Insider threats have a special place in the cybersecurity hall of shame. No one likes to think that their colleague is out to get them, but unfortunately, this type of threat to organizational security is all too real.
And even the biggest companies can be affected. In May of this year, Coca-Cola admitted to a breach affecting the personal data of over 8000 employees. A former employee had stolen a hard drive containing the data.
It would be nice to say this was an unusual event, but the statistics disagree. In the 2018 Insider Threat Report from technology vendor CA Technologies, they found that 53% of respondents had suffered an insider breach during 2017. 27% saw an increase in the frequency of these types of incidents.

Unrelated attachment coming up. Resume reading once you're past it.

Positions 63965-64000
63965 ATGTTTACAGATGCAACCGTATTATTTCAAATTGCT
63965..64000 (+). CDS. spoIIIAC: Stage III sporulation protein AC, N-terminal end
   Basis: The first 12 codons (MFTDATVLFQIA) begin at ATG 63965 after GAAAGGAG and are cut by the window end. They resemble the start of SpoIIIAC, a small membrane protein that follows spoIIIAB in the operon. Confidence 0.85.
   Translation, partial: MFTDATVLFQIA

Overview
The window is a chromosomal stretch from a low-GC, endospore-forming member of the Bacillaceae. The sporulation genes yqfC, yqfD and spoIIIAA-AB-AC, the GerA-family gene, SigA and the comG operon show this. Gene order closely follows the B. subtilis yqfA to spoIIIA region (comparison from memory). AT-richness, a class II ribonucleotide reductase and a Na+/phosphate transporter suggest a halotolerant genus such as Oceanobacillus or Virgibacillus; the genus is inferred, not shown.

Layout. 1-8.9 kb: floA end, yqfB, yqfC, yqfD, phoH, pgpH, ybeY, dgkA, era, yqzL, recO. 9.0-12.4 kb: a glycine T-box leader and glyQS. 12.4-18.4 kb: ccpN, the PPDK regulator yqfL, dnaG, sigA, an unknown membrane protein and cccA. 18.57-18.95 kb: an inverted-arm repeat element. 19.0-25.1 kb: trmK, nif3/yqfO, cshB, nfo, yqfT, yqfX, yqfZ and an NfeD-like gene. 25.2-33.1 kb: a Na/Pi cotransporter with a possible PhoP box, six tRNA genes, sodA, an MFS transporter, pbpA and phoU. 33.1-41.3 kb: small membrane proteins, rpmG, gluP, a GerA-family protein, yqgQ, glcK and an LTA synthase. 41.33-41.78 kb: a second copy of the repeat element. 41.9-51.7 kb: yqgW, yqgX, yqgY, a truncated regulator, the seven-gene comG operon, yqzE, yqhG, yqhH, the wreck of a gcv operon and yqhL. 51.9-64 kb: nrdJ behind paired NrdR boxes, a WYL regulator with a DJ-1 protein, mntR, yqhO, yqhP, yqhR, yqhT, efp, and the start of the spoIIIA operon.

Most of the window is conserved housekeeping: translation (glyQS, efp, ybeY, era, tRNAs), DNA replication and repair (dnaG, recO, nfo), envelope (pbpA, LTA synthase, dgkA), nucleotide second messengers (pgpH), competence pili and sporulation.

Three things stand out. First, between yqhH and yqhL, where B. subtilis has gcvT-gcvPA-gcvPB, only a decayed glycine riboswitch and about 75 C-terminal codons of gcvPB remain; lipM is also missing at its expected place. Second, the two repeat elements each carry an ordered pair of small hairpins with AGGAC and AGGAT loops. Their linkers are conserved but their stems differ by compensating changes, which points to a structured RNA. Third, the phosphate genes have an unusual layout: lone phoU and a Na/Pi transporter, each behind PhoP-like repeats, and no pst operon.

But just what is an insider threat? And who perpetrates them?
What is an Insider Threat?
Insider threats don’t have to be malicious; accidents happen, people make mistakes. As a general principle, there are two main categories that insider threats fall into:
Malicious Insiders – Those Who Set out to Do Harm
This is the more traditional image of the “insider” and covers areas as diverse as industrial espionage and plain